As I left Grand Junction, I didn’t have to go far to find a nice, scenic highway. Just a few miles after plunging through the western front of the Rocky Mountains, I came upon the Grand Mesa Byway (CO Rte. 65). This scenic road cuts through a canyon, climbs through a wide valley, then passes some alpine lakes, which are scattered around highway’s highest points (around 10,000 feet/3,050 meters).
After splitting away from Interstate 70 at exit 49, the Grand Mesa Byway begins its climb to the high elevations. First, it passes through Plateau Creek Canyon, twisting alongside the creek as it squeezes between some beautiful cliffs.
The road emerges from the canyon after about ten miles of twisting and turning. Suddenly, I was in a wide, gently sloping valley, known as Plateau Valley. The community of Mesa is here, but it goes by quickly as the road heads south.
As you drive down Route 65, the road gains a lot of elevation — nearly a half vertical mile — but I barely realized it, because I wasn’t going around hairpin turns. After a while, though, I looked back, and realized that with barely a curve, I had ascended to the top of the valley. The view to the north is fantastic.
There are a few good chances to take in this panorama, before the highway gets more curvy and more dramatic.
[tmt_info =””]Want to ski? Look for the turnoff to Powderhorn Resort, which receives an average of 250 inches of snow every winter.[/tmt_info]
I knew I was getting up to a high elevation, when snow started appearing by the side of the road. It was early June, and the road itself was clear, but it was obvious that only a few weeks earlier, it was probably closed.
After skirting the edge of the mountain on a narrow shelf…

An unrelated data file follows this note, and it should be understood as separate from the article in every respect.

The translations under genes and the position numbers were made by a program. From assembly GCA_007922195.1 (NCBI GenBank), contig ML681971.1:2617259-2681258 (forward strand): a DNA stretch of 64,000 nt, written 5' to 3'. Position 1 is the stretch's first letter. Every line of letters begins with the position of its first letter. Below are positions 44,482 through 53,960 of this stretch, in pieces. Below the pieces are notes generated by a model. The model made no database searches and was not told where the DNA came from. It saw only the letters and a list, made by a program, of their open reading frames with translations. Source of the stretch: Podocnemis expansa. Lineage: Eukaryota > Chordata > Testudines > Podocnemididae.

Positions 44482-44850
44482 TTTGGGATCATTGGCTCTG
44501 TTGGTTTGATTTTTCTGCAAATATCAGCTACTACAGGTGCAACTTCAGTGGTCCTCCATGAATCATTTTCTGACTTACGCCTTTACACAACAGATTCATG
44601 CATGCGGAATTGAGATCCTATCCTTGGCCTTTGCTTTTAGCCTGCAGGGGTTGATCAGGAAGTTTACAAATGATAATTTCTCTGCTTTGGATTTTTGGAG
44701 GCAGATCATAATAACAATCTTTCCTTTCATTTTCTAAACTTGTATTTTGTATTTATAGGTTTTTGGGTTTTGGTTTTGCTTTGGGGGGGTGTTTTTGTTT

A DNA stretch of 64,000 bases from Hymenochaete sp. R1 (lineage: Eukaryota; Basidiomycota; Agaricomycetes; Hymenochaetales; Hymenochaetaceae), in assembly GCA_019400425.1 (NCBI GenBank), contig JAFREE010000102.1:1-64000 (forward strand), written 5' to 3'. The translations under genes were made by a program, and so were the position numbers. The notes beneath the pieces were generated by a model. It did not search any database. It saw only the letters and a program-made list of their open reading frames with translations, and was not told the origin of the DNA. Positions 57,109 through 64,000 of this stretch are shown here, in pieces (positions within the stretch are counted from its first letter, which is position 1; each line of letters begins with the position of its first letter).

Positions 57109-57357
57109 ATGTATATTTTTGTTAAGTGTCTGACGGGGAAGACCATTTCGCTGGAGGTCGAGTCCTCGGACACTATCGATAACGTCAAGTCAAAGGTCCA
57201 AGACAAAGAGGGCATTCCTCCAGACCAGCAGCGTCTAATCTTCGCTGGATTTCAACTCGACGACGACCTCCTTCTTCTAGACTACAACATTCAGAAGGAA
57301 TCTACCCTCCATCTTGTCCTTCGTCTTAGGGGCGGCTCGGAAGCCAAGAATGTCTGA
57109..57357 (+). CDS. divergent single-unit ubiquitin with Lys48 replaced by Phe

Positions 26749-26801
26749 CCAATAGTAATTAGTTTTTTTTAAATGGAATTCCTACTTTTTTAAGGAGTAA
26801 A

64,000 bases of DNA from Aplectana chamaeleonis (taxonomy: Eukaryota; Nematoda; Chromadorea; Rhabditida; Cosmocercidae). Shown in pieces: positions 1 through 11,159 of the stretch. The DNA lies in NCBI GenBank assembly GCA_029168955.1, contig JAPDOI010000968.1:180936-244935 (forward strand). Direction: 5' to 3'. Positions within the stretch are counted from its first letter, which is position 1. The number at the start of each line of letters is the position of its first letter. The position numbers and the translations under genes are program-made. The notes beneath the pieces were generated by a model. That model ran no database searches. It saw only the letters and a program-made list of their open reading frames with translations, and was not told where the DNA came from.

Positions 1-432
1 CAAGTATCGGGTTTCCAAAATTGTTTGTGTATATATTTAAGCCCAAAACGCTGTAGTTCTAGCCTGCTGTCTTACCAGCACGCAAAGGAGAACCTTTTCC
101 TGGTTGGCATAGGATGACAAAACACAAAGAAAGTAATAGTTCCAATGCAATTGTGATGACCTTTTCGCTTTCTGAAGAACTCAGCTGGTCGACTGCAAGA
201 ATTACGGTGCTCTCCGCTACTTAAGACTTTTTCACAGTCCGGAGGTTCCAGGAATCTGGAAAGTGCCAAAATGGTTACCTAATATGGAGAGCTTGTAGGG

… there are more good turnouts with panoramic views. Once the climb is behind you…
… you’re treated to the first of two clusters of alpine lakes, located right beside the road.
[tmt_info =””]For a great view of the Gunnison River Canyon, watch for a side road that takes you out to the Land’s End Observatory, at the edge of the Grand Mesa Rim.[/tmt_info]
Just beyond the first few lakes, Grand Mesa Byway reaches its high point, 10,839 feet (3,303 meters). From here, the road drops below the Grand Mesa Rim…
… and you come upon the next group of lakes — the Land O’ Lakes area. Island Lake is certainly one of the most beautiful, and I got a great view of this still-icy pond from the side of Highway 65.
From here, the road swings around the end of Island Lake, and travels up the other side. Not far away is the Grand Mesa Visitor Center…
… and directly across from it, Cobbett Lake, which was also still partially frozen during my early June visit.
I couldn’t visit the Visitor Center, because it was under reconstruction. But I was able to drive up the dirt road that’s next to the visitor center, to…
… Deep Ward Lake. This reservoir isn’t especially beautiful, but it was obviously popular with fishermen. If I had continued out the dirt road, I would have passed by a half-dozen lakes and reservoirs. Instead, I decided to get back on the main road, and continue south.
What goes up must come down, and the Grand Mesa Byway is no exception. After passing the lakes, the road descends, providing some more great overlooks along the way. Civilization isn’t far away: the town of Cedaredge is at the bottom of the hill.
[tmt_info =””]Grand Mesa is the largest mesa in the world, with an area of about 5,000 square miles (1,300 km2)[/tmt_info]
Here’s a time-lapse dash-cam video of the drive from Grand Junction into Grand Mesa: